From here the trail continues up. You’ll be hiking up along the rocks for about another 0.1 mile or so. The rocks can be a bit slick and it can be a bit easier to twist or trip here. There’s a few spots where the trail may look harder to register, but look out for “stay on trail signs”.
At this point you’ll see the sign for getting close to Hickman Bridge. The trail close to the bridge is supposedly a loop, but it seems to either go right, straight, or fall off an edge if you go left. I went straight at first trying to be on part of the loop.
However I arrived at a sign that said, not a trail.
I ended up having to backtrack and go to the right. This seemed to be where everyone else was. I saw quite a few people on this portion of the trail. It hugs a bit of the rocks and goes up and down.
Nearly 0.2 miles later you’ll get to where you wanted to go. You’ll see the Hickman Bridge which is lovely and worth a stop. There’s even a small “trail” that goes through the bridge if you so choose. I would recommend taking a break here and deciding to head back when you are ready. It’s really one of the loveliest views of the park I think.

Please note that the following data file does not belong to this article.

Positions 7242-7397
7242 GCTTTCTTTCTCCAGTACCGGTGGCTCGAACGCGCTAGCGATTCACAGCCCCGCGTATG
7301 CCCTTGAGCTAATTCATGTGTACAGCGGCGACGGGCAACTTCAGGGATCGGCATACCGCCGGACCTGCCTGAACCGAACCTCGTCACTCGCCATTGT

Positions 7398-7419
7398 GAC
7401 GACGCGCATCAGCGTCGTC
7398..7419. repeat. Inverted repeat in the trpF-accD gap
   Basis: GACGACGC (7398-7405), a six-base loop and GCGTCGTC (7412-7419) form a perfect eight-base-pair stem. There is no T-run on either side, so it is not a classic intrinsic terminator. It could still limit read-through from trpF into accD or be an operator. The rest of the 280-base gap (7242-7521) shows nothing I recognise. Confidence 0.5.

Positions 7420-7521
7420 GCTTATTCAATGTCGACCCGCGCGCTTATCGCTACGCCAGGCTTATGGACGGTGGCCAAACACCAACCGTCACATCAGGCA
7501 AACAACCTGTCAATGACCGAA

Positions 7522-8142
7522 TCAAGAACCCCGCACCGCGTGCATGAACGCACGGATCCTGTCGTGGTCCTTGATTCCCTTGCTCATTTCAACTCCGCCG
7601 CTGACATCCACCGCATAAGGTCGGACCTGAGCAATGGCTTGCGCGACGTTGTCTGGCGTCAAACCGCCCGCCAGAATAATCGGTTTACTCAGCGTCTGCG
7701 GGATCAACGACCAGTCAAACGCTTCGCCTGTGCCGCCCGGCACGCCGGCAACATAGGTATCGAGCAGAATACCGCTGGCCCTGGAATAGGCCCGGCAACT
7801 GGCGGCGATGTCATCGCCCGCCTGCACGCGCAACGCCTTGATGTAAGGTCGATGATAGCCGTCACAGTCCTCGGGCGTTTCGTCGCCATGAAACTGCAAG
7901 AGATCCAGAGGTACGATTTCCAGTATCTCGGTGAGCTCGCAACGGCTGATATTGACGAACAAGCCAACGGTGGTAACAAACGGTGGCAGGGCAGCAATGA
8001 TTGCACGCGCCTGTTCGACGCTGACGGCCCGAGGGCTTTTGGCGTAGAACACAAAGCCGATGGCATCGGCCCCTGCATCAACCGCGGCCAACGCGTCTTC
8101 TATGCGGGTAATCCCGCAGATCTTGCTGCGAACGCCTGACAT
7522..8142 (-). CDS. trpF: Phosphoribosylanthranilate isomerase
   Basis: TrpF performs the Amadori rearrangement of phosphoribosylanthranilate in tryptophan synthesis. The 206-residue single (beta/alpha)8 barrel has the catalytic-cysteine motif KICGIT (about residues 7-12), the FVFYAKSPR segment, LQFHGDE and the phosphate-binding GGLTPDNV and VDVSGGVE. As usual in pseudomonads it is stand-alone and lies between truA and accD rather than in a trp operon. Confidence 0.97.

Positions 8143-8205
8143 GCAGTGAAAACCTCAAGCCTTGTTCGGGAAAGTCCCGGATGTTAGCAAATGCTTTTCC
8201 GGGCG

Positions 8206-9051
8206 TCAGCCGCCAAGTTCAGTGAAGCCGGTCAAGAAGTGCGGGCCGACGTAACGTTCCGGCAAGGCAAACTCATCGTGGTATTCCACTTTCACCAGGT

Tips & FAQs
- Be careful hiking during rainstorms or thunderstorms if you can. Rocks can be very slick.
- Recommend having good footwear, shoes or boots with good traction. This will help on the rocks when hiking up. Sandals may increase chance of injury
- Take heed of the trail markers. You’ll see numbered markers (which I believe are part of a guide book info), but it will also help you stay on trail.
- Bring water, sunblock, and snacks. You’ll likely need water, and the natural bridge is a great place to sit a spell and have a snack.
- The loop at the end, didn’t seem to be a loop for me. I tried to go the other way on the loop and came to a “not a trail” marker. If you know what I missed I’d love to know. But just follow the crowds on the bridge viewpoint loop.
- Don’t miss the Nels Johnson Natural Bridges, it’s a bit to the site before you head uphill. It’s a cool thing to check out and is possible to miss if you are not looking for it.